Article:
EXPLORING THE EXPERIENCES OF COUPLE AND FAMILY THERAPISTS LEARNING AND USING AN EVIDENCE-BASED PRACTICE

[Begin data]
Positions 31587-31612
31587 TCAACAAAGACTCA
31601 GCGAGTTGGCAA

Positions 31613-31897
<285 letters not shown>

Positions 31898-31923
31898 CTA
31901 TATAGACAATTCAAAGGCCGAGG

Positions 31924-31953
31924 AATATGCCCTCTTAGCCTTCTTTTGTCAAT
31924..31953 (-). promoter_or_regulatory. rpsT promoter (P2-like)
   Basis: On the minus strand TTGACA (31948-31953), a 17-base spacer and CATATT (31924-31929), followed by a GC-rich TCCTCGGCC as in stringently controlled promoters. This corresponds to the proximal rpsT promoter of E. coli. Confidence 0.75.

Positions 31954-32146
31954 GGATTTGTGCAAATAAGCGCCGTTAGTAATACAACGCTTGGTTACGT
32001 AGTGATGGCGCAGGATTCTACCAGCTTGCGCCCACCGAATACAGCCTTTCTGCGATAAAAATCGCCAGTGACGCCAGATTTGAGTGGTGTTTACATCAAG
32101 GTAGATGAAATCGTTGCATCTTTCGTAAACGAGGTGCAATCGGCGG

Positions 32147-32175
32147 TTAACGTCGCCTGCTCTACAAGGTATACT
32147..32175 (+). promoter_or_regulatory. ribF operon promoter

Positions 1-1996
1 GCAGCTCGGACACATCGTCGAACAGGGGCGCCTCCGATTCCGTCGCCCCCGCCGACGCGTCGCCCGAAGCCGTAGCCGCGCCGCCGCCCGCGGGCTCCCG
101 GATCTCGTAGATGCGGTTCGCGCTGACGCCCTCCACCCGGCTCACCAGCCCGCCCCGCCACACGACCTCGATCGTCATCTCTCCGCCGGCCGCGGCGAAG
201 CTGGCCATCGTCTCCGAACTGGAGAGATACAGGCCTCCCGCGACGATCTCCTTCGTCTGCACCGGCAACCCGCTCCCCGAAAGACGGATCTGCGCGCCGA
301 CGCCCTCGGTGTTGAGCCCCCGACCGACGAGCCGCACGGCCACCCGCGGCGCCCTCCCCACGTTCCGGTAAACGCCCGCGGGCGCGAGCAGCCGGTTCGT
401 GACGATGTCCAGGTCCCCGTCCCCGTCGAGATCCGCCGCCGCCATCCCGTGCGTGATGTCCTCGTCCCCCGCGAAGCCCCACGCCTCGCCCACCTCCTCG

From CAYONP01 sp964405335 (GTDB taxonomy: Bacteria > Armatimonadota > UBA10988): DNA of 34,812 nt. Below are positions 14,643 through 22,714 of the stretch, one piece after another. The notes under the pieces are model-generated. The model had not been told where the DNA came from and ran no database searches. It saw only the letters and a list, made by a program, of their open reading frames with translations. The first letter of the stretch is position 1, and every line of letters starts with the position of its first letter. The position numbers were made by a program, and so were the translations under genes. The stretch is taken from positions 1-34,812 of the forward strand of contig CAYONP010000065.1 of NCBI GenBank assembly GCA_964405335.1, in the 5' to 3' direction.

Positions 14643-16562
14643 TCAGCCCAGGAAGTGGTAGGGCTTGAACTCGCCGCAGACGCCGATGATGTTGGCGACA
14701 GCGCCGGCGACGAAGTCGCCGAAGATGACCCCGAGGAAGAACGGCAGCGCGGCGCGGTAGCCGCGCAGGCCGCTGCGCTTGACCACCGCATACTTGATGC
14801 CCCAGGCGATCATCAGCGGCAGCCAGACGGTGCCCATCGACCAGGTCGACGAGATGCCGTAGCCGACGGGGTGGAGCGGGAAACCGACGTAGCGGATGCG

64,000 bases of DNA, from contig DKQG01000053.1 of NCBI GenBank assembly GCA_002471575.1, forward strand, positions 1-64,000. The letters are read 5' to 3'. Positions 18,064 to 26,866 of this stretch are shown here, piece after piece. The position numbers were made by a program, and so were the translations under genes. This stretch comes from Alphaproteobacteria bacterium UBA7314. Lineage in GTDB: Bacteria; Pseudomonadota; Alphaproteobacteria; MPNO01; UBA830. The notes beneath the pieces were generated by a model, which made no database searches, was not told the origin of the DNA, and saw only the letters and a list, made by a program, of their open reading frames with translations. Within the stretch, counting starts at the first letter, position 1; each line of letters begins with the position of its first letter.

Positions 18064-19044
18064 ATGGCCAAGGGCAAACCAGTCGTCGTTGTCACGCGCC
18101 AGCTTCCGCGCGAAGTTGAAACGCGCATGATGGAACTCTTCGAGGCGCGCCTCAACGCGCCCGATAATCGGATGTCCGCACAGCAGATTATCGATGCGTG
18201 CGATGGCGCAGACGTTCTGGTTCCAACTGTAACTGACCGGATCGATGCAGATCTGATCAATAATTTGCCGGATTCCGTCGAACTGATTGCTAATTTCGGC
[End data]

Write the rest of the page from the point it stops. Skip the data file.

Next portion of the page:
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Couple and family therapists are rarely the focus of research yet are critical for positive outcomes in therapy. The field of couple and family therapy includes diverse theoretical approaches that focus on relationships and the environment as part of the understanding of how challenges emerge for couples and families as well a source of resources to help deal with those challenges. Initially developed in the medical field, evidence-based practices now pervade mental health fields including couple and family therapy. The attempts to integrate evidence-based approaches into the practice of couple and family therapy have been controversial resulting in passionate and at times divisive dialogue. The aims of this research project were to explore what influenced couple and family therapists to use an evidence-based practice and what do couple and family therapists experience when learning an evidence-based approach to working with couples and families. To examine these questions, a literature review was completed to explore the benefits, challenges, and social justice considerations of evidence-based practices. A total of 14 couple and family therapists were then interviewed about their experience with learning an evidence-based approach. The research was guided methodologically by interpretive phenomenological analysis. Drawing on phenomenology, hermeneutics, and ideography, this approach to research focuses on participants’ personal meaning and sense making of their experiences of learning an evidence-based practice. Three themes emerged from the participants’ experiences including: the supports and challenges in learning; the embodiment of a therapy practice; and the experience of shame while learning. The analysis of the supports and challenges while learning an evidence-based approach was aided by the use of the Dreyfus model of skill acquisition. The participants found evidence-based approaches a necessary step that helped to structure and organise their learning though a continued focus on an evidence-based approach may limit a therapist’s development over the long term. The role of embodiment while learning was examined with the aid of Gendlin’s understanding of focusing and Merleau-Ponty’s notion that we all have a view from somewhere. For some of the participants, the body was an important source of information and means for learning as they integrated a new therapeutic approach. Finally, shame was an experience discussed by half of the participants and this is further explored in light of one of the action tendencies while experiencing shame, which is to hide from others. This thesis concludes with further examination of each theme and options are discussed for therapists, supervisors, and trainers.